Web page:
Record attendance - 101,851 (October 6, 2012)
#5 Bryant-Denny Stadium, Tuscaloosa, Alabama (Capacity - 101,821)
This is the home stadium for the University of Alabama football team. Opened in 1929, it was originally named Denny Stadium in honor of former University of Alabama president George H. Denny. It was then changed to Bryant–Denny Stadium in 1975 after the Alabama legislature chose to honor famed Alabama coach Paul "Bear" Bryant. It has a seating capacity of 101,821, and is the second largest stadium in the SEC, the fifth largest stadium in the United States and the eighth largest non-racing stadium by seating in the world.
#4 Ohio Stadium, Columbus, Ohio (Capacity - 102,329)
Also known as The Horseshoe or The Shoe, this stadium is located on the campus of The Ohio State University. Its the home venue of the Ohio State Buckeyes football team.
In addition to American football and track, the Ohio Stadium is also a concert venue, with U2, The Rolling Stones, Pink Floyd, and Metallica among the many acts to have played there. It is the largest stadium by capacity in the state of Ohio, the fourth largest football stadium in the United States, and the seventh largest non-racing stadium in the world. The stadium was added to the National Register of Historic Places by the National Park Service on March 22, 1974.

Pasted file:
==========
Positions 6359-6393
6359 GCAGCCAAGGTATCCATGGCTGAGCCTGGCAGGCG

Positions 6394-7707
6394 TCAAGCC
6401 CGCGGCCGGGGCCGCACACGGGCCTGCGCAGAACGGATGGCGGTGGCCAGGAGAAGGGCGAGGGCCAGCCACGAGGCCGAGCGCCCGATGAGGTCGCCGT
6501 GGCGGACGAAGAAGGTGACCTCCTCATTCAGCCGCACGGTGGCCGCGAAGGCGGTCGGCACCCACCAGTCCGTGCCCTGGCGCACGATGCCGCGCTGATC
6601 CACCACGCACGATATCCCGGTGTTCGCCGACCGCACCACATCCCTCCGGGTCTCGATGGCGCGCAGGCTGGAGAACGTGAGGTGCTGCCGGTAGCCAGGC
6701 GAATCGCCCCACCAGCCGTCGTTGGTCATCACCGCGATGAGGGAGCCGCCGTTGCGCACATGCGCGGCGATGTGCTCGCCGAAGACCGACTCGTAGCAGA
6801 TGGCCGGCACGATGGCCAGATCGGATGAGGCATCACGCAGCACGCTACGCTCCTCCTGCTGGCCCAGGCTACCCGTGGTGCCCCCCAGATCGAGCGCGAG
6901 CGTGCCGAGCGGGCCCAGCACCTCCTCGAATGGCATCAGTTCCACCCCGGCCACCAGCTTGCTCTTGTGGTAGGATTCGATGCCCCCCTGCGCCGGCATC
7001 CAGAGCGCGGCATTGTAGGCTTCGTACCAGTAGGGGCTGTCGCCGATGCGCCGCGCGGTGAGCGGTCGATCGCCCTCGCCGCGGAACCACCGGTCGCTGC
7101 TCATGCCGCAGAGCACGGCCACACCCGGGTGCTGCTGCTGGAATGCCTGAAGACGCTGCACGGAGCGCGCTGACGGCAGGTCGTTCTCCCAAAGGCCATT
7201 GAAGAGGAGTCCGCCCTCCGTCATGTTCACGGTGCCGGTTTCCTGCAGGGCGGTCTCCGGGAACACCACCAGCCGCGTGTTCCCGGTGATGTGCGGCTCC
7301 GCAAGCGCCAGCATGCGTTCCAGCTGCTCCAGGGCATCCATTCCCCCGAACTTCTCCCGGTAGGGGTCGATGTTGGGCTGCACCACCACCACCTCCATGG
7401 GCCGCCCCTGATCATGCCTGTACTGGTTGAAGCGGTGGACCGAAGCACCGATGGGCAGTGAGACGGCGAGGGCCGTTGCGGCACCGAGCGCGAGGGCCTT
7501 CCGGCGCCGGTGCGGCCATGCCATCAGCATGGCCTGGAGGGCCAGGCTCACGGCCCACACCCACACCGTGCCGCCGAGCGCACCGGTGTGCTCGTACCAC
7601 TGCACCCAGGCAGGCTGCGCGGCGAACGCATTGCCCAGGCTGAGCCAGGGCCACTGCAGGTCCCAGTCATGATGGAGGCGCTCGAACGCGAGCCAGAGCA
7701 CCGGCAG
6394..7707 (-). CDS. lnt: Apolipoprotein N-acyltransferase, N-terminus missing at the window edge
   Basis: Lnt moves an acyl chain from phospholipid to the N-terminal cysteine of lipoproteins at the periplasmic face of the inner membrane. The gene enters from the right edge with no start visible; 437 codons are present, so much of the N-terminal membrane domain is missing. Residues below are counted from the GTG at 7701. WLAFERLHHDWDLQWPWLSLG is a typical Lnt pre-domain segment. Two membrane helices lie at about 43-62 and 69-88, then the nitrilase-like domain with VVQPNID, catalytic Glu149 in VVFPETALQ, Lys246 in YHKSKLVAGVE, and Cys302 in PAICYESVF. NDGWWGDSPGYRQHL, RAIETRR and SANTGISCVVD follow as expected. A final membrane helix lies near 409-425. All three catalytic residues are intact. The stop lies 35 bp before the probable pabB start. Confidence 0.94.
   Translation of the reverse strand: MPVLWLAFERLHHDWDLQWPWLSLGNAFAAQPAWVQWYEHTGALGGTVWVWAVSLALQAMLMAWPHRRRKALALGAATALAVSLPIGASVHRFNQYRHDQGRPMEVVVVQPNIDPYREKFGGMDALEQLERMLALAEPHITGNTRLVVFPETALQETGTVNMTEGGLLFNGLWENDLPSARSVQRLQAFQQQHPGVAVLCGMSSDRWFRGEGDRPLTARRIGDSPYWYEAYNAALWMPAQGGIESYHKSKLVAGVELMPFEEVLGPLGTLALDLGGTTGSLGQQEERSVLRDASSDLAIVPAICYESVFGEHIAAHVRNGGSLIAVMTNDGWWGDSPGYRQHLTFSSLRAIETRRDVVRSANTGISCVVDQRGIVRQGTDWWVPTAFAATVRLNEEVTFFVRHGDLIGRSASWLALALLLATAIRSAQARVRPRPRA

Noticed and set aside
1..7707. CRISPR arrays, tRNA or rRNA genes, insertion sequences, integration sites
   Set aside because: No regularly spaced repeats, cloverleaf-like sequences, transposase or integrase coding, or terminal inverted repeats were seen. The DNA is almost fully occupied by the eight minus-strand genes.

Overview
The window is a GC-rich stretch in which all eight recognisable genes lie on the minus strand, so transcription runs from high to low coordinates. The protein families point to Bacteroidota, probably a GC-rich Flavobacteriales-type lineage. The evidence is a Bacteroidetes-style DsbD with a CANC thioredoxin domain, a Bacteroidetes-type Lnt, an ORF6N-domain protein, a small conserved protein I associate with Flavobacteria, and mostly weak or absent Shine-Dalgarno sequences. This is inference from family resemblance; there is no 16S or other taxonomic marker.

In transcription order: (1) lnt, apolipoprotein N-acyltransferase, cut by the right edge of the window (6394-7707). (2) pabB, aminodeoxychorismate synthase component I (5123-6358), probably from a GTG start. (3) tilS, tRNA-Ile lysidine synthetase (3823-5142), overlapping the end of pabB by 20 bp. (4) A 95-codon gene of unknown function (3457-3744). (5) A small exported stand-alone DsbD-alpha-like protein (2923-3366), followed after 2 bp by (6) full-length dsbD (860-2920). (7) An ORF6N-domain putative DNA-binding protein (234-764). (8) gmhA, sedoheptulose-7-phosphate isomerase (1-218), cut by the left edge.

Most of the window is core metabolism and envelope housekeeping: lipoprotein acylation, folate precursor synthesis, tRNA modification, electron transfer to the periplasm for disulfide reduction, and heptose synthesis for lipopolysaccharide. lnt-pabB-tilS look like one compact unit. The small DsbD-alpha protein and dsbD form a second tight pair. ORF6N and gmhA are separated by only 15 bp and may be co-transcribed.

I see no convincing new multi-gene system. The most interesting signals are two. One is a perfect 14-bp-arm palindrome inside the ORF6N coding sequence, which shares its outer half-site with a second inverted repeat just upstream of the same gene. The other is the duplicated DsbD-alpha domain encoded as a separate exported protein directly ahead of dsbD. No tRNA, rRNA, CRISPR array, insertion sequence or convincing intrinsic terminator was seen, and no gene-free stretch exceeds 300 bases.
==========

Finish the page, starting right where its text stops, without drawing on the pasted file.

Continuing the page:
Record attendance - 106,102 (October 6, 2012)
#3 Neyland Stadium, Knoxville, Tennessee (Capacity - 102,455)
Neyland Stadium primarily serves as the home of the Tennessee Volunteers American football team, but it also hosts large conventions and has been used to host several NFL exhibition games. The stadium's official capacity is 102,455. The stadium has undergone 16 expansion projects since being constructed in 1921 and at one point even pushed up capacity to 104,079 before again being brought down thanks to further alterations. It is the fourth largest non-racing stadium in the United States, the sixth largest non-racing stadium in the world, and the largest stadium in the Southeastern Conference. It is named after legendary UT football coach Robert Neyland (1892–1962).
Record attendance - 109,061 (September 18, 2004)
#2 Beaver Stadium, University Park, Pennsylvania (Capacity - 106,572)
Beaver Stadium is an outdoor college football stadium in University Park, Pennsylvania inside the campus of The Pennsylvania State University. It is the home ground of the Penn State Nittany Lions. It is named after James A. Beaver, a former governor of Pennsylvania (1887–91) who was also once the president of the university's board of trustees. It has an official seating capacity of 106,572, making it currently the second-largest stadium in the Western Hemisphere and the sixth-largest in the world.
Record attendance - 110,753 (September 14, 2002)
#1 Michigan Stadium, Ann Arbor, Michigan (Capacity - 109,900)
Nicknamed "The Big House", this stadium is home to the University of Michigan's American football team (Michigan Wolverines). It is the largest stadium in the United States, the third largest stadium in the world and the 31st largest sports venue. Its official listed capacity is 109,901, but it is known to host crowds in excess of 115,000.
Record attendance - 115,109 (September 7, 2013)